Relationship Connection: How can I help my children be resilient through our divorce?


My husband and I are divorcing in the coming months. My kids have no idea this is happening. He wasn’t faithful to me and refused to get any help to save our marriage. To say I’m devastated would be a serious understatement.

I’m writing you because I want to know how can I help my children not develop an identity of someone from a broken home. Even though they are going to lose their family, as they know it, I want them to be confident and not feel like they’re bad because they come from a divorced family. Is there a way I can do this?


Your children are fortunate to have you in their lives. I can tell you’re going to do everything you can to help your children through this mess so they can build strong futures. When going through betrayal, it’s easy to get pulled into your own narrow vortex of despair and hopelessness and completely ignore the emotional needs of your children. Even though your family is going to be fragmented, there are things you can do to build resilience in your children.

First, make sure they know this divorce had absolutely nothing to do with their behavior. Children are egocentric and will believe something they did or didn’t do caused the demise of the marriage. After they learn about the impending divorce, they may start to do things to save the marriage. If you see them acting out of character (i.e., being extra obedient or helpful), identify what you see happening and let them know they can’t save this with their behavior. Express appreciation and love for their efforts and identify how fearful they must be to see their family change.

Next, don’t shroud the divorce and resultant changes in secrecy and shame. Your children need to know it’s okay to talk about this with others, each other, and with you. They need to know they can talk about it for as long as they need to. You need to answer their questions directly and age-appropriately. They have to know that this isn’t something they should hide. If your children struggle to talk, purchase them special journals where they privately write their feelings and thoughts.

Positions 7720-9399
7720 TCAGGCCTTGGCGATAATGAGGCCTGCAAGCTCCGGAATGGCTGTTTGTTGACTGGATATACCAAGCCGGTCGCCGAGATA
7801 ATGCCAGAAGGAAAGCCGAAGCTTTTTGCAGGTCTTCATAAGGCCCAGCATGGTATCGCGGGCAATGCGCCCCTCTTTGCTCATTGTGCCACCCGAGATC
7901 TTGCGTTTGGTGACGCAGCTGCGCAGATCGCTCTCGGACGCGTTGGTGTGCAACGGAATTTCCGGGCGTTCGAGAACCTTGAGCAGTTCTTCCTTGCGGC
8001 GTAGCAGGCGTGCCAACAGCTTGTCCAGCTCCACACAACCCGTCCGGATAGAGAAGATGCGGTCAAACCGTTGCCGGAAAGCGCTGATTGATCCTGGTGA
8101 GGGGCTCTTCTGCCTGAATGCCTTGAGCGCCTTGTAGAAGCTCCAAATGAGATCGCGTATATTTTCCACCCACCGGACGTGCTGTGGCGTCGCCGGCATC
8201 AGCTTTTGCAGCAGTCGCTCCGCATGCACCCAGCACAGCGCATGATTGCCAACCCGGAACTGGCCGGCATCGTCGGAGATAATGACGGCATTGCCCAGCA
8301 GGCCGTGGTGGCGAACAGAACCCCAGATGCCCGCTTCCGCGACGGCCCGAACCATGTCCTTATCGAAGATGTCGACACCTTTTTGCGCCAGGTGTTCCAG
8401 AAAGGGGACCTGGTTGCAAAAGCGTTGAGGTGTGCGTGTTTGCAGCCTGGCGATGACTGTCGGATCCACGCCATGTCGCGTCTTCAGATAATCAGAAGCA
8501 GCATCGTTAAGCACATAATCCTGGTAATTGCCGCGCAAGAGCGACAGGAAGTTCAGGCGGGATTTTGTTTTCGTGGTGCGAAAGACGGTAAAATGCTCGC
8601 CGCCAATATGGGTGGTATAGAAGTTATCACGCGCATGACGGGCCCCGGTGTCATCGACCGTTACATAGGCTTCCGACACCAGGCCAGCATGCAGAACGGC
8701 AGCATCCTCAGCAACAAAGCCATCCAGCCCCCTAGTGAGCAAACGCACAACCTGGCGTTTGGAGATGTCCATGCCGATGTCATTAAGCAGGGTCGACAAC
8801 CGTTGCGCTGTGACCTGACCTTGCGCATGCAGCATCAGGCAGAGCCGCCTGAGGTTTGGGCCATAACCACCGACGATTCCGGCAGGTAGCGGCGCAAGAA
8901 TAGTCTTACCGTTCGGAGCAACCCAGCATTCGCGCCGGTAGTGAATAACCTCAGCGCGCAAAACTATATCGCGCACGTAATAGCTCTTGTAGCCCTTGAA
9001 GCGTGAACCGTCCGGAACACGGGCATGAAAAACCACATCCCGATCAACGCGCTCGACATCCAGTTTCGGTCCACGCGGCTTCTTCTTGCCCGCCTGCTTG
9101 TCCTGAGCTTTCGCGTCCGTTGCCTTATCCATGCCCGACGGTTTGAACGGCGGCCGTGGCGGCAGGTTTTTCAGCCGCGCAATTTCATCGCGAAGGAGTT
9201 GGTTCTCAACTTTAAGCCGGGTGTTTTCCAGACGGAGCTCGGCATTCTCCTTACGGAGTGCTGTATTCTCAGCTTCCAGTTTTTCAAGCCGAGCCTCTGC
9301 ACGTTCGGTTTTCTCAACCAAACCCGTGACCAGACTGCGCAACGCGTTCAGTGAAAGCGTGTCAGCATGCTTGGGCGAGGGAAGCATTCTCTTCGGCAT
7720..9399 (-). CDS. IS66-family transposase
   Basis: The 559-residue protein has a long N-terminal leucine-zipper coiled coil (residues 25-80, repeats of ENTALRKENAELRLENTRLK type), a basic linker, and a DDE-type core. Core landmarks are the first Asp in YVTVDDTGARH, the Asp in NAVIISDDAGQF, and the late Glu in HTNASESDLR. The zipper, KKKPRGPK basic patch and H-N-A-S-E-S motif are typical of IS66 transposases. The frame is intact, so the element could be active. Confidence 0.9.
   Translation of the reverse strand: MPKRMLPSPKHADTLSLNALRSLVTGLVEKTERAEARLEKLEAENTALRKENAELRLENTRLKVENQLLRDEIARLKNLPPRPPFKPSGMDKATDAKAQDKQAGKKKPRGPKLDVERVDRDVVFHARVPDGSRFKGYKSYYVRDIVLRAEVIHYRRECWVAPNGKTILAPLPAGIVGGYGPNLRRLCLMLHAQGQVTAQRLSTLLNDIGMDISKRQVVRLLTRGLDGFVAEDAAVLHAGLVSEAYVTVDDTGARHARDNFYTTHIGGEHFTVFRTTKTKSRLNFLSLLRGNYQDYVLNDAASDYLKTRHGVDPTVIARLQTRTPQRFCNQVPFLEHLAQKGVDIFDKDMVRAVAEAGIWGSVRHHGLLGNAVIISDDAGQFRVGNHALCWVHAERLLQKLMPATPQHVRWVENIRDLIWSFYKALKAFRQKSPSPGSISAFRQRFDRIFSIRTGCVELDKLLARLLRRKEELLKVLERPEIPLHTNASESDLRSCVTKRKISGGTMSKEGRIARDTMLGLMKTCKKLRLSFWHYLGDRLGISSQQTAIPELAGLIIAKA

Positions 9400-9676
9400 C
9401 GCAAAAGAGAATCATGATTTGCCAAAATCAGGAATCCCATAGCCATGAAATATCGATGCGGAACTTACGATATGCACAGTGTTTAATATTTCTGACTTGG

It’s also helpful for you to become educated on how divorce will affect your children’s emotional and relational world. I like Elizabeth Marquardt’s book, “Between Two Worlds: The Inner Lives of Children of Divorce.” She is a child of divorce and has extensively studied the long-term effects of divorce on children as they progress into adulthood. Talk with your children about the research and let them know what to expect. They need to know they’re not bad or weird for feeling these things.

The divorce isn’t your fault, but it is your responsibility to now prepare yourself and your children to know what’s coming down the road. Your children are less likely to feel broken if you can identify the growth that your family is experiencing from these struggles. You can be honest about the struggles, but it’s also to be honest about the growth. Every crisis presents us with new opportunities.

In fact, Elizabeth Marquardt feels that children from divorced families can make great marriage partners. Even though there is work to do to heal from the effects of divorce, children of divorce can learn to live in a healthy marriage and family. She says that, “children of divorce value marriage because we know what life is like when it’s gone. We grew up fast and we know how to take care of ourselves. Many of us are, frankly, quite wonderful. Marry us.”

Stay connected!


Geoff Steurer is a licensed marriage and family therapist in private practice in St. George, Utah. He specializes in working with couples in all stages of their relationships. The opinions stated in this article are solely his and not those of St. George News.

Have a relationship question for Geoff to answer? Submit to:

Email: [email protected]

Twitter: @geoffsteurer


Copyright St. George News, LLC, 2016, all rights reserved.



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  • Sapphire March 30, 2016 at 10:58 am